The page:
This book fascinates and compels as few others do. As R. Scott Latham says in his forward: "No concept was taboo, no style too experimental, no notion too perilous to explore. It was a heady, exhilarating time." With this book in hand, it still is. So sit back and open it, perhaps with a story such as "Homo Sol" with its classic sci-fi beginning: "The seven thousand and fifty-fourth session of the Galactic Congress sat in solemn conclave in the vast semi-circular hall on Eron, second planet of Arcturus."

Contents:
Part I: Wonders of Earth and of Man

  • John Thomas’s Cube (1945) by John Leimert
  • Hyperpilosity (1938) by L. Sprague de Camp
  • The Thing in the Woods (1935) by Fletcher Pratt & B. F. Ruby
  • And Be Merry... (1950) by Katherine MacLean
  • The Bees from Borneo (1931) by Will H. Gray
  • The Rag Thing (1951) by David Grinnell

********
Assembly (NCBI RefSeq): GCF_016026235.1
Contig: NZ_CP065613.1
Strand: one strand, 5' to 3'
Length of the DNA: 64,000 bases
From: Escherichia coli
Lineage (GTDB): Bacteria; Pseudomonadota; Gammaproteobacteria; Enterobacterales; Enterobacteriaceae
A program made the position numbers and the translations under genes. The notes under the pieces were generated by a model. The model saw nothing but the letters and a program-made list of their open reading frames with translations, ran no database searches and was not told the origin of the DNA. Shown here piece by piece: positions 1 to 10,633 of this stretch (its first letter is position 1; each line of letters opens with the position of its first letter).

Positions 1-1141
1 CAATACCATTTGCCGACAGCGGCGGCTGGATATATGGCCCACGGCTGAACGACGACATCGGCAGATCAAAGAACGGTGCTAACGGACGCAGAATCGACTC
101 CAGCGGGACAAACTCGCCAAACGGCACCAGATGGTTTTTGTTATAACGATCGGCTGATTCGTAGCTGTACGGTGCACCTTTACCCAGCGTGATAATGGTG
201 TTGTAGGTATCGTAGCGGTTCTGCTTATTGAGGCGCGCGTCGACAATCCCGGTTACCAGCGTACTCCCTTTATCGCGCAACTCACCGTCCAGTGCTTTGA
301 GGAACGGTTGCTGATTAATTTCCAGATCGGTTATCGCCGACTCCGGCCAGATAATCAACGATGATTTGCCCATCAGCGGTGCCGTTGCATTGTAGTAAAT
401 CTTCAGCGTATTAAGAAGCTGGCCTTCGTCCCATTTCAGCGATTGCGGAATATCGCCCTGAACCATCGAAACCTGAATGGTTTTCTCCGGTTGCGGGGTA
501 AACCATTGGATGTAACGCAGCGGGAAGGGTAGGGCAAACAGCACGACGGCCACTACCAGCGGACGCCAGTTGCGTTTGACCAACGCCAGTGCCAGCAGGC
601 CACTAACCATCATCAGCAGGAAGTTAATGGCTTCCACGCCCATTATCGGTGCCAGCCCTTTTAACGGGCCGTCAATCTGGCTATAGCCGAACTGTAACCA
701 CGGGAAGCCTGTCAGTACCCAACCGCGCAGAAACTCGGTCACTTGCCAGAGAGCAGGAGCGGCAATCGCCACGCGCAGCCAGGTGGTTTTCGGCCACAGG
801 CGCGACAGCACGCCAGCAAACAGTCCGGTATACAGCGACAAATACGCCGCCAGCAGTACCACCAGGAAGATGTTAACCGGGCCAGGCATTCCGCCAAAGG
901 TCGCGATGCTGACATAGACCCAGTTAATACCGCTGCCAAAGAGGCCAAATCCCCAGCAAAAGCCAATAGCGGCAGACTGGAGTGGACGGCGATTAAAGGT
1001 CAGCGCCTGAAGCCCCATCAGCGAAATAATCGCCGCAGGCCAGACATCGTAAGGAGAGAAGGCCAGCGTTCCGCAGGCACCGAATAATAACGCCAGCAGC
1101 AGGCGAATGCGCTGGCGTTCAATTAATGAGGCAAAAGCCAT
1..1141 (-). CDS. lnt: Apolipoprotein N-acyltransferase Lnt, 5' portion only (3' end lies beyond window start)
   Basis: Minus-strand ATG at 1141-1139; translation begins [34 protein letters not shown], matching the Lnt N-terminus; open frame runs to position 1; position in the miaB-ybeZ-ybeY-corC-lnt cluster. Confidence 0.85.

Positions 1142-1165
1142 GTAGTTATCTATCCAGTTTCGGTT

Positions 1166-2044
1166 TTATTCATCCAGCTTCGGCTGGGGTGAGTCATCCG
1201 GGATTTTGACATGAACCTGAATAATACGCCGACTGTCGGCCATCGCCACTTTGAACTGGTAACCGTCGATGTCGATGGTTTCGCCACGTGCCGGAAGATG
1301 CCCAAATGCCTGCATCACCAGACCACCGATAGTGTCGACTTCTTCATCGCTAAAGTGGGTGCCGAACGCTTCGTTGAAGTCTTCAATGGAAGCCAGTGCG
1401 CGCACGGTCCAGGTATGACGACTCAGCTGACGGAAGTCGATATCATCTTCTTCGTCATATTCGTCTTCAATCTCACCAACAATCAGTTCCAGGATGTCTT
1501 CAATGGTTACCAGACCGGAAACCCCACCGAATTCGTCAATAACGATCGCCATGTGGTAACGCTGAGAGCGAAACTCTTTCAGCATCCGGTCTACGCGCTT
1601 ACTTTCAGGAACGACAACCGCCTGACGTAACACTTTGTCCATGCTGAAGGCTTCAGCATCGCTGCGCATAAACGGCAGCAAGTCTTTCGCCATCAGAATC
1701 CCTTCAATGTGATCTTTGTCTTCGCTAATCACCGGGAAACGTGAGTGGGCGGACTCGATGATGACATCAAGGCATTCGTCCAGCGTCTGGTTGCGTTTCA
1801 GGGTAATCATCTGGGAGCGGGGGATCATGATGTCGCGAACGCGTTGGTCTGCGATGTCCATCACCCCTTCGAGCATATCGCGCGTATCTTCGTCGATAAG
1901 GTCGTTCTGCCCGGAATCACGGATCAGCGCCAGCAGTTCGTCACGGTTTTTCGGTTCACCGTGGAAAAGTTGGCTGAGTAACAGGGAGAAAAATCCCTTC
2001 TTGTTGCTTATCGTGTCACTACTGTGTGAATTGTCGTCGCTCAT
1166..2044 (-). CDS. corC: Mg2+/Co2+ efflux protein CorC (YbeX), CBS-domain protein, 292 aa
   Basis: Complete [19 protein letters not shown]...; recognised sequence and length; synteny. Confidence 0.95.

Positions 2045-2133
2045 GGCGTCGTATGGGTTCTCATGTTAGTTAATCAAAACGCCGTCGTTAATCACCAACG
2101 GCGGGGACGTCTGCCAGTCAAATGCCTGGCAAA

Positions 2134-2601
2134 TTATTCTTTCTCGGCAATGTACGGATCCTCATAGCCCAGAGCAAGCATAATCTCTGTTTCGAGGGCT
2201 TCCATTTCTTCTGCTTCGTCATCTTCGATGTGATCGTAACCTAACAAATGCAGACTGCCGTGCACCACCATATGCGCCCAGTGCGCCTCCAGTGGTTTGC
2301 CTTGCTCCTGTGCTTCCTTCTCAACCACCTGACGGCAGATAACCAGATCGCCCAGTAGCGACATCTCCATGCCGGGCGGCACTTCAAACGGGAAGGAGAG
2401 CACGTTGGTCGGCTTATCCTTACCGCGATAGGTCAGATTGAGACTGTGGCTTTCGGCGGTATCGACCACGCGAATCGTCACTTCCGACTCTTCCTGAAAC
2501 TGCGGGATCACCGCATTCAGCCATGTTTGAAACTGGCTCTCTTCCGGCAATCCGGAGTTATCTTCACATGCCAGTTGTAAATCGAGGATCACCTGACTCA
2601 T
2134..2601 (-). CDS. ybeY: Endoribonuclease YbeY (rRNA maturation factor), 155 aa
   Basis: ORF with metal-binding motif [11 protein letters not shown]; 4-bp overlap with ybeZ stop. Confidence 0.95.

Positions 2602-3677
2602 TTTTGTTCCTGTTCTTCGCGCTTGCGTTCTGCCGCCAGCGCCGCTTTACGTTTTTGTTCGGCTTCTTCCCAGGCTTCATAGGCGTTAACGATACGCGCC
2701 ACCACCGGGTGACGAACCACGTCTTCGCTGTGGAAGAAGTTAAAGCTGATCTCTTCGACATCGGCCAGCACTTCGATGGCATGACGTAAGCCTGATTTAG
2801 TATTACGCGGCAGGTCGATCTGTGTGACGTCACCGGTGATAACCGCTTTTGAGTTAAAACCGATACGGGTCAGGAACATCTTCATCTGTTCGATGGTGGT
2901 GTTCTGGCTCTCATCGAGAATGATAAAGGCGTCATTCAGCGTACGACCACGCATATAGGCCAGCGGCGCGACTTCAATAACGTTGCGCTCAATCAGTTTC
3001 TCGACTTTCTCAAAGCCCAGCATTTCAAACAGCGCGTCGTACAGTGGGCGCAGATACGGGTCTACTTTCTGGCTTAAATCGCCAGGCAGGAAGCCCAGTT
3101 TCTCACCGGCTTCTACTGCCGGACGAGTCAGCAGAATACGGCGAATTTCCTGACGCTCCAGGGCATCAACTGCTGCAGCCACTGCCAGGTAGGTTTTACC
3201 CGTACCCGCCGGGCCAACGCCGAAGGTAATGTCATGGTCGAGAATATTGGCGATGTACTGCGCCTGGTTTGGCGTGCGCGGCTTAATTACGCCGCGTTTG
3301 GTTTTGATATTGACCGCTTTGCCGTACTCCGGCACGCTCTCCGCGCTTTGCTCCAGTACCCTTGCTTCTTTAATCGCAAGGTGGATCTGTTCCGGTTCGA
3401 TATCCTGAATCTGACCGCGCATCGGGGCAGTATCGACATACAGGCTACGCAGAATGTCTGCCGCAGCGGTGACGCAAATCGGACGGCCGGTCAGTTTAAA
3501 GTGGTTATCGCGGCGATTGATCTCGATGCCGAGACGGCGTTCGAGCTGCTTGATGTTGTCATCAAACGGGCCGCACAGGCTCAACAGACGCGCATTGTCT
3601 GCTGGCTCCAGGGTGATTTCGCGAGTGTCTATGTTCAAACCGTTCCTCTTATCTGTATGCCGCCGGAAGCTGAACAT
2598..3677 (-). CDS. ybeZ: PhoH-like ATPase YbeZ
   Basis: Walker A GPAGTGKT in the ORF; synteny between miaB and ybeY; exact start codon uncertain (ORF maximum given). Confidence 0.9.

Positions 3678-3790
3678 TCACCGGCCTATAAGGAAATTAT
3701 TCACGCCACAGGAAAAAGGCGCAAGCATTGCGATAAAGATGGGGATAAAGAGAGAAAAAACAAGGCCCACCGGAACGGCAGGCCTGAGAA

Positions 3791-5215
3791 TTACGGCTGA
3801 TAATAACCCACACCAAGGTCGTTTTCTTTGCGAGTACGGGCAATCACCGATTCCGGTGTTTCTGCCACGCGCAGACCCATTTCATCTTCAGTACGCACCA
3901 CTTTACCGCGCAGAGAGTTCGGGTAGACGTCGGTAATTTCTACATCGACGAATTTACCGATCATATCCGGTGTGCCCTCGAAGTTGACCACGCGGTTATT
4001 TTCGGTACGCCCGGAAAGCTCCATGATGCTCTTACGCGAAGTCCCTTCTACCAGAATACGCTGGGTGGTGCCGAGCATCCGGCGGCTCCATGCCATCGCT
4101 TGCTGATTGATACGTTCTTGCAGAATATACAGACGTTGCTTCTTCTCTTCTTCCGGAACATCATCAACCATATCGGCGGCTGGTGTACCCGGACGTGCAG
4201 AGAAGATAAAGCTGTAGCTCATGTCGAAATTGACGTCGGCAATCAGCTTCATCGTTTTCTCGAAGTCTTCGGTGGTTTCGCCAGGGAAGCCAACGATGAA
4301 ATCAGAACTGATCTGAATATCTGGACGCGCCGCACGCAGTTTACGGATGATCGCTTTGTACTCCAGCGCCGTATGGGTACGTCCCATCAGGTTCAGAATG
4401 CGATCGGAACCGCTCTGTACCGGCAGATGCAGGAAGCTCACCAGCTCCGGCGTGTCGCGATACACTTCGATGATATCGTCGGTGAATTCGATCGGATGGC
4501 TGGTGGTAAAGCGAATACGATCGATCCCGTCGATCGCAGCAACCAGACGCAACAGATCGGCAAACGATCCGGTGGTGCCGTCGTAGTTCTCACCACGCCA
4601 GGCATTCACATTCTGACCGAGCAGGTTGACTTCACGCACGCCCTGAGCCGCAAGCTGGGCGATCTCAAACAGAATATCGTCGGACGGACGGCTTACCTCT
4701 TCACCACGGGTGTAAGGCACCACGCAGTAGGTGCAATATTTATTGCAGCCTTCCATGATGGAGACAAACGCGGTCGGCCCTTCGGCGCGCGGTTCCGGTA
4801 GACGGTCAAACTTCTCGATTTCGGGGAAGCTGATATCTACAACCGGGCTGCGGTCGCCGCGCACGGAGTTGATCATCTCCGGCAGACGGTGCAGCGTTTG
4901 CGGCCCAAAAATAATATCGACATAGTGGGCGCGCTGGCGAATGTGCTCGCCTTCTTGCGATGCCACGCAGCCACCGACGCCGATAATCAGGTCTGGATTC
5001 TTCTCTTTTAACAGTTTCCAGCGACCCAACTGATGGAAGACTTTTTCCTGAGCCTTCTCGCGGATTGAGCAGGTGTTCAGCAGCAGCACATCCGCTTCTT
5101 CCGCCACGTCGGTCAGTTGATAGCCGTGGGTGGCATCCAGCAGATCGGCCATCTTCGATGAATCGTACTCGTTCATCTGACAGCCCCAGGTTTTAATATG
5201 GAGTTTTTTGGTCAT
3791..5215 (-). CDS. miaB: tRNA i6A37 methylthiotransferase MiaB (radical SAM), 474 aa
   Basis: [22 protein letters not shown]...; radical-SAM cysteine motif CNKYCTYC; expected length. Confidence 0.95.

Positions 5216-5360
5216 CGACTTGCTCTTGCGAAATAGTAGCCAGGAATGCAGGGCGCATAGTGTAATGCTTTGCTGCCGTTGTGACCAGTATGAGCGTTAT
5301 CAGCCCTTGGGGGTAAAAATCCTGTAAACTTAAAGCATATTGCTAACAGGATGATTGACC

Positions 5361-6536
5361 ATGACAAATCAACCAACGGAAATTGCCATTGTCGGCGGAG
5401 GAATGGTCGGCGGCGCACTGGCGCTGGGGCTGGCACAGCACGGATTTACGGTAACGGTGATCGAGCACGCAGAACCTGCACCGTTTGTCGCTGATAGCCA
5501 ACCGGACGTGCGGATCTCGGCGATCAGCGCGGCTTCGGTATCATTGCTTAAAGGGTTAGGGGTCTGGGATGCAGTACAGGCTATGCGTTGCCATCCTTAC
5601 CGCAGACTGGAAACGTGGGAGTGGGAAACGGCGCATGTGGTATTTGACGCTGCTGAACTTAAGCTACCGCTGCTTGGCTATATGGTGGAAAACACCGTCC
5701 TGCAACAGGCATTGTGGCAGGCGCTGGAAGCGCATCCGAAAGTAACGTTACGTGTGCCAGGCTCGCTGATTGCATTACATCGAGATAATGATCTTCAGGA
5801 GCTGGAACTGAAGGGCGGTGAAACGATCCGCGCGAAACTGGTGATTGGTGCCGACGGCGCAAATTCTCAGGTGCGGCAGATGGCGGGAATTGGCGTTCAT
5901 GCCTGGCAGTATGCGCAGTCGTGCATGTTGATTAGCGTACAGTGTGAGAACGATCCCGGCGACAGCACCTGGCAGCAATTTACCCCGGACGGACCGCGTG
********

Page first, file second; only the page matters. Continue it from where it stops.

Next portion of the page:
• The Conqueror (1952) by Mark Clifton
Part II: Inventions, Dangerous and Otherwise

  • Never Underestimate... (1952) by Theodore Sturgeon
  • The Doorbell (1934) by David H. Keller
  • A Subway Named Mobius (1950) by A. J. Deutsch
  • Backfire (1943) by Ross Rocklynne
  • The Box (1949) by James Blish
  • Zeritsky’s Law (1951) by Ann Griffith
  • The Fourth Dynasty (1936) by R. R. Winterbotham
Part III: From Outer Space
  • The Colour Out of Space (1927) by H. P. Lovecraft
  • The Head Hunters (1951) by Ralph Williams
  • The Star Dummy (1952) by Anthony Boucher
  • Catch That Martian (1952) by Damon Knight
  • Shipshape Home (1952) by Richard Matheson
  • Homo Sol (1940) by Isaac Asimov
Part IV: Far Traveling
  • Alexander the Bait (1946) by William Tenn
  • Kaleidoscope (1949) by Ray Bradbury
  • "Nothing Happens on the Moon" (1939) by Paul Ernst